How much time do you spend at home in Sag Harbor versus travelling to the city?

Right now I’m not going to any auditions unless it’s really, really big, because I’m in “To Kill a Mockingbird” and I don’t have time. But after that, after “To Kill a Mockingbird,” I’ll go to the city for maybe one or two a week.

How do you strike a balance between your acting and being a kid?

If I get offered a role we make a list of pros and cons, so like: you’ll get a lot of money, but you’ll have to stay away from your friends, stuff like that. But normally, when I get home from school I take a 20-minute break, so that can be reading or playing outside. Then I get all of my homework out of the way. And then after that I can have a friend over, and we can go outside or go swimming. I like hanging out with my friends, I surf, I snowboard, I play a lot of sports. And I like to swim, I really like to swim.

To Kill a Mockingbird will be at Bay Street Theater until November 29. For more information or to reserve tickets call (631) 725-9500.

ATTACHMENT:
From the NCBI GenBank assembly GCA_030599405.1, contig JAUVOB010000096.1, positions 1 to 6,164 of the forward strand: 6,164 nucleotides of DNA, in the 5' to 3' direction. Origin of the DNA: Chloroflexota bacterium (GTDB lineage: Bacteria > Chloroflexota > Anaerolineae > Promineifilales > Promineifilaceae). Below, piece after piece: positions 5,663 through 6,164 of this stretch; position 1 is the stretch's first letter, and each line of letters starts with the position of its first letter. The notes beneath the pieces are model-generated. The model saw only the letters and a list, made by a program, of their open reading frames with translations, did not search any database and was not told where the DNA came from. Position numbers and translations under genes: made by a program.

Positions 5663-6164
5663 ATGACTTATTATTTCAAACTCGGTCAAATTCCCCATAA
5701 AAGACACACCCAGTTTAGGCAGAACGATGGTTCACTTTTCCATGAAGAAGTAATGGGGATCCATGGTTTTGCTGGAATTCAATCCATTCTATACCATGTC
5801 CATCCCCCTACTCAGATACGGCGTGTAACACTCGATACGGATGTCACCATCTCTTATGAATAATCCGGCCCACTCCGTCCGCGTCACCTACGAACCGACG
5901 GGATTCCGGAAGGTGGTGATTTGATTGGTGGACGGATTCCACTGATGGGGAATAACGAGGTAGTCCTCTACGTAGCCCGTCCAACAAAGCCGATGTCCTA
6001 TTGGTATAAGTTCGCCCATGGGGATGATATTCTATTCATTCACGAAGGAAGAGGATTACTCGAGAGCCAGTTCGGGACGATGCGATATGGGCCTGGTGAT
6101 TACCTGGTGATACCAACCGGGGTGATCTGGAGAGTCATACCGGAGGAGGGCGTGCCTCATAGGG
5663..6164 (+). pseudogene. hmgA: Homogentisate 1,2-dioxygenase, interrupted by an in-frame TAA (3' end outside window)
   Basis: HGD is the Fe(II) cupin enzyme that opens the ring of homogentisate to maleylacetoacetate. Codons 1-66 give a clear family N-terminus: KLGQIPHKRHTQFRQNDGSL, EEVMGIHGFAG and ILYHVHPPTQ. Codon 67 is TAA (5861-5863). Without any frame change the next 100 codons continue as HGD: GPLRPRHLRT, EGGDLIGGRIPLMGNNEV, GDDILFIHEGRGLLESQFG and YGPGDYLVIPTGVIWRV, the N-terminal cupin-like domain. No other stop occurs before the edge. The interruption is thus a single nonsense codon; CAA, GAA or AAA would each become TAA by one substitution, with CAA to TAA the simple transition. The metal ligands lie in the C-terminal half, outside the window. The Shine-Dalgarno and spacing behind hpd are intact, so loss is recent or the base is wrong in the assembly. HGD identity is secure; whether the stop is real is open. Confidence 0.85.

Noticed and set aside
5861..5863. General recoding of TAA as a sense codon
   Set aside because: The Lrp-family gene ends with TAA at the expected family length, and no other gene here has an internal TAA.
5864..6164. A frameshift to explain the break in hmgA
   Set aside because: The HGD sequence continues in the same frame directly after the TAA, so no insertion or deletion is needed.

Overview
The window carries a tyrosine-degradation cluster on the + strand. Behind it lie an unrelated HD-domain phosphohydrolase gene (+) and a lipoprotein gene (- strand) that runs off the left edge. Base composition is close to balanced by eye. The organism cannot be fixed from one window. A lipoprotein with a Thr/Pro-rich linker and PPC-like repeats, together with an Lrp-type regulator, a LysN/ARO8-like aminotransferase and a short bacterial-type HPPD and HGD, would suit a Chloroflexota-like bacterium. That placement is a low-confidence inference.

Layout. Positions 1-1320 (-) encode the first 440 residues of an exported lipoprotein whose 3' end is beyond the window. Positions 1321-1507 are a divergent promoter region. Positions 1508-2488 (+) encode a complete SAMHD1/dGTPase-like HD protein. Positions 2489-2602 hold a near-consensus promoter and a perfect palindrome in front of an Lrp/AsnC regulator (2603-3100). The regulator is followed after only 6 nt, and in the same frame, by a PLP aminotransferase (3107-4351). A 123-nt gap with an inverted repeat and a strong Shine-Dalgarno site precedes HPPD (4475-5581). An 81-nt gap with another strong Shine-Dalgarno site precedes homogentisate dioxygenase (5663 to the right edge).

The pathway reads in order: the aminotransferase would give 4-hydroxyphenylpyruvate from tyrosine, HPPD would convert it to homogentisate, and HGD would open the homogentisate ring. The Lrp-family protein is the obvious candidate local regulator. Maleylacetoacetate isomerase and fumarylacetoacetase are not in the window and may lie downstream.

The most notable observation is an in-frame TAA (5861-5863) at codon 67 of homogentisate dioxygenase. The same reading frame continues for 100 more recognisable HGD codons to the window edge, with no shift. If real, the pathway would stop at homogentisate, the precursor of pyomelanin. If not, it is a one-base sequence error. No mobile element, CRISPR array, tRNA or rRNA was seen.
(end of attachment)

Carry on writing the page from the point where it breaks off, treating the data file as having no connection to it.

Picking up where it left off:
New Bookstore Coming to Sag Harbor’s Main Street

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By Mara Certic

A new bookstore called Harbor Books is scheduled to open on Main Street in Sag Harbor just in time for the holiday season.

“There is truth to the rumor. I am opening up an independent bookstore,” Taylor Rose Berry said in a phone interview on Monday morning.

Ms. Berry, a resident of Sag Harbor, got all of her bookstore experience working at BookHampton, she said.

“I was lucky to learn so much from the folks over there,” she said. “It reaffirmed how much I love the book industry.”

“As a resident of Sag Harbor, I thought it was time to open a book store,” she added. “I thought it was the right moment.”